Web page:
Namibia needs to find sustainable solutions which improve health, safety and comfort for all its citizens, and more specifically reduce the costs incurred by low-income families for the use of water, energy and housing.

I am a Citizen Informaticist

I have found an all encompassing title for my purpose in life. I am a citizen informaticist. This is the belief that the best way to improve the lives of citizens is to improve the flow of information.

This includes:
* information about government services; and 
* information about the citizen and their specific needs

My vision is that citizens throughout the world will share information to ensure ethical leadership. 
In this regard, I define ethics as being the code of values that guide a person's choices and actions — the choices and actions that determine the purpose and the course of their life.

The vision being clear, I can better understand my mission:
“Develop the tools and systems to assist the management of countries (government, civil society and private sector) in providing access to services and technologies to allow maximum quality of life to all who live there.”

Once the vision and mission are clear, I have to develop SMART objectives that ensure that vision is met. Looking back at the past ten years of my life, I realise that most of my actions (projects) have been guided by my choice to be a Country Informaticist.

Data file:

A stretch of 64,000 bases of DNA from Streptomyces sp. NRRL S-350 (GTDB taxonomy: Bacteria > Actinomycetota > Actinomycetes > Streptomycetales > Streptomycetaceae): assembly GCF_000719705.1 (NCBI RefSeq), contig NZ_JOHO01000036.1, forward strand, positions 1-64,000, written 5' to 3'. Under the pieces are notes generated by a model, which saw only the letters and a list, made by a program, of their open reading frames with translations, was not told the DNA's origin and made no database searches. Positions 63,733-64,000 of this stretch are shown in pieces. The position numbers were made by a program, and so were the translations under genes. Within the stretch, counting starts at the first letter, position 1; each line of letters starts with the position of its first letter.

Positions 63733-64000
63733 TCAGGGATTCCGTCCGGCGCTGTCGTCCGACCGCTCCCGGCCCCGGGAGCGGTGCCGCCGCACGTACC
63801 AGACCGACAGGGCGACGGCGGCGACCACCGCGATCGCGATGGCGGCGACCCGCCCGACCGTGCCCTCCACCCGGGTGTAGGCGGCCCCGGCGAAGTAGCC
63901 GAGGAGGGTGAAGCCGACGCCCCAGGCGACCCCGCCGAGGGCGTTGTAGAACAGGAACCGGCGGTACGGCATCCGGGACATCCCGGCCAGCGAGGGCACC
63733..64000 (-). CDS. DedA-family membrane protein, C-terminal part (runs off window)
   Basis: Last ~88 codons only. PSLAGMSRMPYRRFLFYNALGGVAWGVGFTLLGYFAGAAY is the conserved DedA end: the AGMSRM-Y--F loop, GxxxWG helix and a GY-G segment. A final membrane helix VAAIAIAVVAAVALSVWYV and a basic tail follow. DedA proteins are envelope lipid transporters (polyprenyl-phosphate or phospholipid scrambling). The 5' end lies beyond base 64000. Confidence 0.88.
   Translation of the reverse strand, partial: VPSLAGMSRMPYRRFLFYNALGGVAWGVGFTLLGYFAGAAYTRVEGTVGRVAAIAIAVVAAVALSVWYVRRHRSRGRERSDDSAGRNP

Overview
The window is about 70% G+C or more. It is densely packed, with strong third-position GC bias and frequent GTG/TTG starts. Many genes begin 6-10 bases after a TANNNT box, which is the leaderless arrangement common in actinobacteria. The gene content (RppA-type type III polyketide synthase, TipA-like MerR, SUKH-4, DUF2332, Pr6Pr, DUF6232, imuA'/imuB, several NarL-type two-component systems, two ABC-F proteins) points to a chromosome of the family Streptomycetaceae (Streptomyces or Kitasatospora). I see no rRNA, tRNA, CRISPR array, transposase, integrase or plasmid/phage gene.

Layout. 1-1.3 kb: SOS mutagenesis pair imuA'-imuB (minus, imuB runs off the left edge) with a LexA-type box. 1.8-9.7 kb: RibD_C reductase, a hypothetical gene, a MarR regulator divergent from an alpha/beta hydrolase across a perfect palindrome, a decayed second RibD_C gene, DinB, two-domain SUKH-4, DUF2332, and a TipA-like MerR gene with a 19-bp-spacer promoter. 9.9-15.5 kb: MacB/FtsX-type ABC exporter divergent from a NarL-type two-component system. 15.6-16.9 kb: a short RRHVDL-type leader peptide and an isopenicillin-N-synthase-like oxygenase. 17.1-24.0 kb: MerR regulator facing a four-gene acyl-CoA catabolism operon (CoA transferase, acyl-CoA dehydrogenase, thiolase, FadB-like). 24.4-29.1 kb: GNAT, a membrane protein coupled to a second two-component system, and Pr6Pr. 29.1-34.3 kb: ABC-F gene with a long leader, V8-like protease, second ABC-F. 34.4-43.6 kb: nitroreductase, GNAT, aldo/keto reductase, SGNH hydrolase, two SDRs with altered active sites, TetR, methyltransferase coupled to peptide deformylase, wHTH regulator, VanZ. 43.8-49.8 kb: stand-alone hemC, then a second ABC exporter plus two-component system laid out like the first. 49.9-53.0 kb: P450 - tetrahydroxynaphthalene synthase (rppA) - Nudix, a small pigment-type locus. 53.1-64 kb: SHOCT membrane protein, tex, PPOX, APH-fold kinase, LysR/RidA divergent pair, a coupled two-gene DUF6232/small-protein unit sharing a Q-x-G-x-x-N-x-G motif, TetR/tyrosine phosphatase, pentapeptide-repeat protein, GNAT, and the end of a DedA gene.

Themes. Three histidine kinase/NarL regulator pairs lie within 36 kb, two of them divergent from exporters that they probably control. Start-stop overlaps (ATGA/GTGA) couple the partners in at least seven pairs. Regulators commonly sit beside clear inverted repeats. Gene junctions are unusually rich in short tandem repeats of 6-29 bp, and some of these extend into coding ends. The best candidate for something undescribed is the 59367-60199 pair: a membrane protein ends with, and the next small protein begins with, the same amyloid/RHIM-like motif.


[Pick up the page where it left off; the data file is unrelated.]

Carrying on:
These include:

  1. Future Namibia - a book identifying that discrimination is not based only on race, culture, gender, or geographical location, but more importantly in access to services (and technology).
  2. Milton Louw blogs - This blog has been used to share my ideas - and led to articles in newspapers and interviews on television to further share the ideas of an empowered citizenry.
  3. Government of Namibia Blog - A Directory of the Government of Namibia. That includes
  • Contact details of Ministers through to Directors of each Ministry 
  • Vision, Mission and Objectives
  • Strategic plans 
  • Description of focus areas
  • Explanation of work processes
  • Recent press releases
  • Press articles about the Ministry

My next project is co-authoring a book "THE ETHICAL WAY TO WIN ELECTIONS: The Essential Guide to Building a Successful Value-based Campaign".

Would you join me in being a citizen informaticist in your country?